Author: Ricky Bacon | Critical Mass
Author: Ricky Bacon | Critical Mass
Tech trends change like the seasons. It’s important for marketers to take a step back and see the larger picture, writes Critical Mass vice-president of technology Ricky Bacon.
Today’s exciting new technology could be tomorrow’s laughing stock. / Adobe Stock
Netizen. Digerati. The Information Superhighway. Cringe, right? Thank god no one uses those terms anymore. Do you know what else we’re not hearing too much about these days? The metaverse and web3.
Where did they go? Were they voted off the island, leaving only AI to reign supreme? (I should say “generative AI,” but one day the word “generative” will probably be cringe-worthy too). Are they victims of their own hype cycle, or are they fading only in name and not in utility? The truth may be that they’re simply in an ebb – temporarily backgrounded, but not totally dead.
Let’s take a look at where these technological trends currently stand, and where they might be headed.
The future of the metaverse
Some early proponents of the metaverse claimed that though it was the future of the internet, the requisite technological infrastructure just wasn’t in place yet. We’d just have to be patient. But there will never be a single moment when the metaverse suddenly appears, fully formed. Rather, it will evolve over time, gradually becoming a more natural and immersive part of our everyday lives.
This evolution is what marketers need to pay attention to. AR is poised to emerge into mainstream consciousness, and VR is continuing to grow and improve. Apple could release a mixed reality (MR or XR) headset as soon as next year. Infrastructure and hardware are evolving to support immersive 3D experiences, and digital twins are increasingly being used by brands and everyday people to merge the physical with the digital.
The metaverse may not currently be as popular as AI, but that doesn’t mean it’s been abandoned.
Where art thou, web3?
Some argue that web3 is a solution in search of a problem. But it may be a solution in search of a better name.
Ever since the crypto frenzy amplified the promise of distributed services and led to a digital gold rush – which then crashed hard – the worst way to sell a web3 solution has been to call it a “web3 solution.” But behind that tarnished name are assets like NFTs (which can still be marketable) and distributed services (which can still be useful).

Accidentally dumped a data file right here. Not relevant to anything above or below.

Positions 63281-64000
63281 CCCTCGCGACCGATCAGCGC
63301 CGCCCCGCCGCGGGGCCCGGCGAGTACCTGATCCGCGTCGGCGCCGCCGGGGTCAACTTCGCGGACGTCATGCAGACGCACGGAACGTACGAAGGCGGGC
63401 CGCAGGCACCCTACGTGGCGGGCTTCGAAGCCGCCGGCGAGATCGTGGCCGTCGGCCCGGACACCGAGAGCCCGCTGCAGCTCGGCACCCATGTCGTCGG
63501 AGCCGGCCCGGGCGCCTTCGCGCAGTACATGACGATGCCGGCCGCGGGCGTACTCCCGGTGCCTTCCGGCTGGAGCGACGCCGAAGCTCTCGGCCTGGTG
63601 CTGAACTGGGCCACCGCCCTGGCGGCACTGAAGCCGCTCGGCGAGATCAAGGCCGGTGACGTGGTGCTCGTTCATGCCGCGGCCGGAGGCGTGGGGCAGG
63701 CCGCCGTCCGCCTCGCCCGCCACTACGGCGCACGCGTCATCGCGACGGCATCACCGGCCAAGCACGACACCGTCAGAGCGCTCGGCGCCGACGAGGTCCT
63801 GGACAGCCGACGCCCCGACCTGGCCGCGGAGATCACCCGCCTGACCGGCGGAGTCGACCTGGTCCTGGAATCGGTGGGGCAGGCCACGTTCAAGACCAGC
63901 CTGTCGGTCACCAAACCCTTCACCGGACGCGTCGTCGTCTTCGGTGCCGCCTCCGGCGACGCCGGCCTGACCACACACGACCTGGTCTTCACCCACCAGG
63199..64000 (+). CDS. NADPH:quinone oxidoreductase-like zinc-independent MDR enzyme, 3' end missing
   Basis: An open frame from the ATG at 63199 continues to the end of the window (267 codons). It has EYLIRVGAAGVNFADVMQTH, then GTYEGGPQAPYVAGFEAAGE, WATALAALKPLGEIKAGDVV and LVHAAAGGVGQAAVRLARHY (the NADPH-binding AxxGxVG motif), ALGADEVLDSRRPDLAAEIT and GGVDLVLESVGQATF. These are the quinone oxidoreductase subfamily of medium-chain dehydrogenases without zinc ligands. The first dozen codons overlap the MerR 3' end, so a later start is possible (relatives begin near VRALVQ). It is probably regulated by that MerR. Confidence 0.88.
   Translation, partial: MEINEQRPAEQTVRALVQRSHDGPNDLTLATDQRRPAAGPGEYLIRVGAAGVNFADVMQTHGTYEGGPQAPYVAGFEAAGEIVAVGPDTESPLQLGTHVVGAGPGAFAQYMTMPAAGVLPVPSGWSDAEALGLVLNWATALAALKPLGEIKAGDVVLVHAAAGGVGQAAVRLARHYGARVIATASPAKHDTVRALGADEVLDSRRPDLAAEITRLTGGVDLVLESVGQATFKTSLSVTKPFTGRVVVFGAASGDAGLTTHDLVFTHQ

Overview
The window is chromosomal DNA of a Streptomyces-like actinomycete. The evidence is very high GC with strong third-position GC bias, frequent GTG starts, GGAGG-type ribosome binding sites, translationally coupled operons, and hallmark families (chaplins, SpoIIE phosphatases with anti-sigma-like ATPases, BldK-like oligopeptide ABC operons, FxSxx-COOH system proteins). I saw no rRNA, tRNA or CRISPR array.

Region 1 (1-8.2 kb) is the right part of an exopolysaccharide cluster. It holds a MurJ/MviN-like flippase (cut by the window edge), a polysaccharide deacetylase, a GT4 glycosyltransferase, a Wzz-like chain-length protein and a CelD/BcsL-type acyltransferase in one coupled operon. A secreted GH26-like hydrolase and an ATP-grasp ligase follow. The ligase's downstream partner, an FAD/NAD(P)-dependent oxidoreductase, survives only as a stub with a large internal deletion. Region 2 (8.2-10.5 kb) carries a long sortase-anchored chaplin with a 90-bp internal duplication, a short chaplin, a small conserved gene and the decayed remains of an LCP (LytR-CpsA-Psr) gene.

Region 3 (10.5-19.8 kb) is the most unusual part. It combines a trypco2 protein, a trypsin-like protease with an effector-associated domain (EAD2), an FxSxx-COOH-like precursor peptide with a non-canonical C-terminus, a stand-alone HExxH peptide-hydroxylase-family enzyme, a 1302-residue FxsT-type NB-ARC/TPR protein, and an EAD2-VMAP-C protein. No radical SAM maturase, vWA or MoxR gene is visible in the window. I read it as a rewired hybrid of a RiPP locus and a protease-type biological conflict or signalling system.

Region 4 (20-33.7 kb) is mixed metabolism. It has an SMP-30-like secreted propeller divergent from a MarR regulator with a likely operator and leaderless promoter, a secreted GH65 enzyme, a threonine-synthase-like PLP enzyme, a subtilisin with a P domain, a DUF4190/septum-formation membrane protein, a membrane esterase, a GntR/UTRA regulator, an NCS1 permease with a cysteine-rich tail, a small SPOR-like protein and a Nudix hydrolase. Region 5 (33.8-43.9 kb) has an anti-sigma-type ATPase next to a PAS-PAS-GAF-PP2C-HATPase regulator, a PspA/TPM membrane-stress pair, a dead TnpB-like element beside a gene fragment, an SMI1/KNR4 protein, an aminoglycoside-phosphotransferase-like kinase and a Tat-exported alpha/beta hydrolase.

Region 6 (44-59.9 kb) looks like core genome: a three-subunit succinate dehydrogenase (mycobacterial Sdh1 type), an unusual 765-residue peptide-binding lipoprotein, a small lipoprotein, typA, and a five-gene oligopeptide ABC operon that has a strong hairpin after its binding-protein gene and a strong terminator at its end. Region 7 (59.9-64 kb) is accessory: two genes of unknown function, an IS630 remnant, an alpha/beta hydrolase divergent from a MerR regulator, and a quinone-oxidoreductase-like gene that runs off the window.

Like the metaverse, web3 isn’t dead – it’s just developing behind the scenes. Marketers would be wise to not write it off entirely.
Is AI hype really here to stay?
Could AI hype eventually wane, like that which not so long ago surrounded the metaverse and web3?
It’s a fair yet somewhat odd question, considering AI has been around for around 80 years. Most of us use it every day, even if we aren’t aware of it. But something about the latest AI surge feels different – like we’re truly living through the early days of a world-changing technological revolution.
The latest crop of AI tools – such as ChatGPT, Microsoft’s new and improved Bing, and Midjourney – are certainly impressive. And we’re witnessing a large-scale rush from brands to capitalize on the hype (regardless of whether or not a product fit exists). It’s possible that AI hype and innovation could continue to develop unabated. But if there’s one thing we should learn from tech hype cycles in the past, it’s that some of them don’t withstand the test of time. This time next year, we could be looking at tools like ChatGPT the way that most people now look at cryptocurrency.
Bottom line: hype cycles come and go and tech is always evolving. Marketers would be well-advised to take a step back and adopt the long view before they get swept up in the latest trend.